For  a country that is gripped by corruption at the highest levels of Government,  South Africa – a country with a democracy that is already 27 years old –  cannot afford to languish in ignorance and apathy as the hard-fought sacrifices of a generation raised in the Apartheid era get swept aside.

It is indeed unfortunate, if not utterly tragic, that at a time when the country was already dealing with burgeoning unemployment and decreasing interest from foreign investors, South Africa found itself in the grips of the global Covid-19 pandemic. A situation presented itself where the government of the day, the ANC, could provide leadership in bringing the country through a significant health and economic trauma.

Initially, President Ramaphosa inspired the nation to unite at “family meetings” to tackle the crisis. Health minister Zweli Mkhize appeared to have a firm grasp on the management of the disease, relying on the contribution of scientists and epidemiologists in providing sober leadership. It was therefore a great shock to the nation when Mkhize was implicated in the R150-million Digital Vibes corruption scandal. Yet another blow to a country desperate for local, and especially internationally respected leadership.

But Mkhize’s fall is not the first we have seen in ANC government over the years. Neither has his fall from grace been very far – he remains the leader of Government Business in Kwazulu Natal, and a member of the ANC’s National Executive Committee.

He has been preceded by the most notorious exploits of former president Jacob Zuma, the ANC’s secretary general Ace Magashule, MEC for Health in the Eastern Cape Sindiswa Gomba, former mayor of eThekwini Zandile Gumede, amongst others. The list goes on.

A recent Afrobarometer survey reveals that South Africans believe corruption has flourished under President Ramaphosa’s leadership. In fact, the study reports that “not only do South Africans believe that corruption is getting worse, but they also see large portions of elected officials and civil servants as involved in corrupt activities.”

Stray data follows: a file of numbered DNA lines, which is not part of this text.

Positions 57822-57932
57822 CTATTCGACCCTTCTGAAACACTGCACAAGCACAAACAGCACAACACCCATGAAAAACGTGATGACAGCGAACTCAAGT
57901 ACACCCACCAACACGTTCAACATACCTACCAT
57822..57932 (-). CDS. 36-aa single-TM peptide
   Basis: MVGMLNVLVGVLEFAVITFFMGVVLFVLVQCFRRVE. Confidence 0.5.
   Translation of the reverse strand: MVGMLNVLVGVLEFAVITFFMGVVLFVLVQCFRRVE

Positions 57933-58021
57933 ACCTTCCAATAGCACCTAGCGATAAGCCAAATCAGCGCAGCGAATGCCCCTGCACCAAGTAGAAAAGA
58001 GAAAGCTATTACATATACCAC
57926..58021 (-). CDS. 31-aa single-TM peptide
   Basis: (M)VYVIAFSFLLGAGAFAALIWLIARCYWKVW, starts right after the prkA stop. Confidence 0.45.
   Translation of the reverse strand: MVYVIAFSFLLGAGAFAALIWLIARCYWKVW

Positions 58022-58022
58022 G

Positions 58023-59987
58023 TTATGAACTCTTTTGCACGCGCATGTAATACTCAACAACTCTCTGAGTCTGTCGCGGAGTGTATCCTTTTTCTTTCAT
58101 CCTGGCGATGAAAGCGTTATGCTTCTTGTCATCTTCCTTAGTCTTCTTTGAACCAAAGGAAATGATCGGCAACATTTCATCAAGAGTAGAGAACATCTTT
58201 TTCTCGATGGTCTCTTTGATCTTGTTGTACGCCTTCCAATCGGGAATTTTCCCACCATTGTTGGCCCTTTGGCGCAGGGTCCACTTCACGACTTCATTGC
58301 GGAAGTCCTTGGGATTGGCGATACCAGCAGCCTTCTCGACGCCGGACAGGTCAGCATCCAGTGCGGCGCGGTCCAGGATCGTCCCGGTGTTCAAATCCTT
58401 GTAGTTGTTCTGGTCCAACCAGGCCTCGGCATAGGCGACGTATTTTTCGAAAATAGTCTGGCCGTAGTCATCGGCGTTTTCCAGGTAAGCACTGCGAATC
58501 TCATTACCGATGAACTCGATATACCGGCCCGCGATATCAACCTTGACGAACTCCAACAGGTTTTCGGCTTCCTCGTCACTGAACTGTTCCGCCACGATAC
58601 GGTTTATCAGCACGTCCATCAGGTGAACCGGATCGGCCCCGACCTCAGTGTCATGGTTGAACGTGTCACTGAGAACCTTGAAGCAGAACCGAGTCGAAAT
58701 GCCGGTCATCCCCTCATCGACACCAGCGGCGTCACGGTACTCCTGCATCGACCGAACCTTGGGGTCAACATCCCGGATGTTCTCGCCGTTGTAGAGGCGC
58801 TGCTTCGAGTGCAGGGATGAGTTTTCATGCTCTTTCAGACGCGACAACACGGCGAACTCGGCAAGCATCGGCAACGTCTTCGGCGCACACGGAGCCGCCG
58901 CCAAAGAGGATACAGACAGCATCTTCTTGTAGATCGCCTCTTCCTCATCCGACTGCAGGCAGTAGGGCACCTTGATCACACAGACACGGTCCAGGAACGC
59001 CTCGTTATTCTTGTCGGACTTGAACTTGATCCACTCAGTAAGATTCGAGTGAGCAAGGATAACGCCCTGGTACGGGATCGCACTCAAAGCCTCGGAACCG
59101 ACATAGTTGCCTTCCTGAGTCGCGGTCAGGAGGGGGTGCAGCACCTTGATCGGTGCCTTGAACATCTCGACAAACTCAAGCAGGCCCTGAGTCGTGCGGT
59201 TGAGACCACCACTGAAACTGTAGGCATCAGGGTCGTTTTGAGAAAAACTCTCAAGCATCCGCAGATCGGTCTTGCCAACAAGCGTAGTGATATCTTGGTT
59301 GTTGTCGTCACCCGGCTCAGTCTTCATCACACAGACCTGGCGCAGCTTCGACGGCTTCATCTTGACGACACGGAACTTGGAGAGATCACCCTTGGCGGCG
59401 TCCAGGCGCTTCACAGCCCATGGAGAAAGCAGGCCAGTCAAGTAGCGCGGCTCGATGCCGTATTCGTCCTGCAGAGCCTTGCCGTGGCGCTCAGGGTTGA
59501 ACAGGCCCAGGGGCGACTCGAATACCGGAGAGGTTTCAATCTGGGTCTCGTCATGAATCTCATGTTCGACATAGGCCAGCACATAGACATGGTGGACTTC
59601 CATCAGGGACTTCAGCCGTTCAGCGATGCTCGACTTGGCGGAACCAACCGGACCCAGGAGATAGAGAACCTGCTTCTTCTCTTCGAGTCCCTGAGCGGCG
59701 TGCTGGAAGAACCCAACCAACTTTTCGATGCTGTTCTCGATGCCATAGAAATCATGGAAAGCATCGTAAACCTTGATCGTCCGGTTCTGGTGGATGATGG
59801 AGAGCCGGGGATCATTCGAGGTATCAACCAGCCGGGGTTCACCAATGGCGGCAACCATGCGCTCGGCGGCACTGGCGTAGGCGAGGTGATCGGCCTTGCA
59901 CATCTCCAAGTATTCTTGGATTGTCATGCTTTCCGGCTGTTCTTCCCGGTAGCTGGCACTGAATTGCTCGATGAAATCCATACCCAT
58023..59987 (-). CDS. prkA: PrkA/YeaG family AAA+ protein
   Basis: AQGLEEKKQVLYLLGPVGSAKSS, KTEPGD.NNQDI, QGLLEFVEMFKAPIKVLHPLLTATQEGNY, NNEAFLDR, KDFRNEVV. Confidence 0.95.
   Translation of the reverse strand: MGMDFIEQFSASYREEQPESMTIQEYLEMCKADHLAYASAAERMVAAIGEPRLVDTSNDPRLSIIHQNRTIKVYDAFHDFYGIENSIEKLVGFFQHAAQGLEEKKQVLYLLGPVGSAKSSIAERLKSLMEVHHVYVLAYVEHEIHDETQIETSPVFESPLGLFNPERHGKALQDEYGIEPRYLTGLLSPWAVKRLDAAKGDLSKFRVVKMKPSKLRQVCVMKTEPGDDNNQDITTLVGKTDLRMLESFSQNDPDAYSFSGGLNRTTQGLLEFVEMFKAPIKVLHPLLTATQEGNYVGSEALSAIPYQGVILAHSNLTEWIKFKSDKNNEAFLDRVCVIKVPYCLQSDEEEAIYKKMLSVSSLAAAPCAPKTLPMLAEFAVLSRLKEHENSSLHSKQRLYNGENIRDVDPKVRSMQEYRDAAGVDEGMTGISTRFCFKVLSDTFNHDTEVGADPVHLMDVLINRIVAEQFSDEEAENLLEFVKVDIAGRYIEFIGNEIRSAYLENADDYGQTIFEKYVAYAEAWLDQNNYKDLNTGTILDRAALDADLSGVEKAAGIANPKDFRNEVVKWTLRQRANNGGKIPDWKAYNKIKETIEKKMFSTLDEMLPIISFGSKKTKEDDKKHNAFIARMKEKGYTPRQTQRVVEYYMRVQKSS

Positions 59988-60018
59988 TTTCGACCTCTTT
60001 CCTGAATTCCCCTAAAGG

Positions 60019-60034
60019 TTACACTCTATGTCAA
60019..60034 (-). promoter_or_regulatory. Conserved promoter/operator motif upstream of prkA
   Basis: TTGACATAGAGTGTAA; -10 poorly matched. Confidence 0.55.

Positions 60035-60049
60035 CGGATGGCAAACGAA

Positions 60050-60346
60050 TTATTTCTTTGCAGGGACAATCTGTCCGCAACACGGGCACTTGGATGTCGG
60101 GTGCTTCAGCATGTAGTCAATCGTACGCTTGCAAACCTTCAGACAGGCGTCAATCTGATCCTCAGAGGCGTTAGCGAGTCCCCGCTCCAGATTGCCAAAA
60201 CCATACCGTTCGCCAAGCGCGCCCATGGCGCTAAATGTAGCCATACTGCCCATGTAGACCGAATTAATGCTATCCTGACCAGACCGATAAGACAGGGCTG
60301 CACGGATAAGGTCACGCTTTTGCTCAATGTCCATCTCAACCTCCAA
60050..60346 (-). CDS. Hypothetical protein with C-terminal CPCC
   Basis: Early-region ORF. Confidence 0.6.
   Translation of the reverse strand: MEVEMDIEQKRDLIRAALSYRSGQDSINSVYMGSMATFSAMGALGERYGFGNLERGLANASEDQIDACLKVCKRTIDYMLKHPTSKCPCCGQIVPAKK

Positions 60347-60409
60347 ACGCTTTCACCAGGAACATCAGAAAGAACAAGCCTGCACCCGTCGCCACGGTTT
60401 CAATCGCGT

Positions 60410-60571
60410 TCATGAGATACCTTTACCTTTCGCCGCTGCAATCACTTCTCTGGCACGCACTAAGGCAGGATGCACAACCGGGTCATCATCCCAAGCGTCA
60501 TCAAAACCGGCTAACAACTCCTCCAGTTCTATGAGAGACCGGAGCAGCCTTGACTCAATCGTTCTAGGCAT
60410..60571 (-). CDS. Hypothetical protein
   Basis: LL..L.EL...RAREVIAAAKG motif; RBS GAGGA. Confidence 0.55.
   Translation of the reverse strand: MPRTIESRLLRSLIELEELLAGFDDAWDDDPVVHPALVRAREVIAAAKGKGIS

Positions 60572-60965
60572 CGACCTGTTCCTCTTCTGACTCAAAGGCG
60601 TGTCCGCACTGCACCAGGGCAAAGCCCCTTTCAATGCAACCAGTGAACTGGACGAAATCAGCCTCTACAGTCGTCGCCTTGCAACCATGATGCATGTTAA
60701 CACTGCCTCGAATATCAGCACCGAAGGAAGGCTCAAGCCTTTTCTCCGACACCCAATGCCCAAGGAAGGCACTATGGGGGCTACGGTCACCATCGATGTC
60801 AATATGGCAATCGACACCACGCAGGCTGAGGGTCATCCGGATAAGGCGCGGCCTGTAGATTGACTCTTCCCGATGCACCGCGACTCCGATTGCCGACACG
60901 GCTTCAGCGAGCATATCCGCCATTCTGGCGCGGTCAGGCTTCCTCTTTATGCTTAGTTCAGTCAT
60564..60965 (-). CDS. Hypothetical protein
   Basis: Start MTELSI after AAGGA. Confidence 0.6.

If it is beyond the ability of the government to impose anti-corruption measures, where does the responsibility for recovery lie? Is it really true that the government cannot take successful anti-corruption measures?

As citizens of South Africa, it is our democratic right to hold the government to account. We cannot stand by and let corruption happen, nor can we place business on a pillar and expect it alone to combat corruption. Engaged and participative citizens make a moral judgement of governing parties by turning out to cast their votes on election day. The voting decision should consider what practical plans parties have to fight corruption.

Join Joanne Joseph at the next Business Day Dialogues LIVE in partnership with Konrad Adenauer Stiftung and Accountability Now, in a panel discussion that asks what business and citizens alike can do to ensure our fundamental constitutional and human rights are not violated through corruption.

Hear more from…

  • Paul Hoffman – Director of Accountability Now
  • Bonang Mohale – CEO of Business Leadership South Africa

Date: Wednesday, October 20

Time: 9am – 10am

Click here to register for your free online seat>>>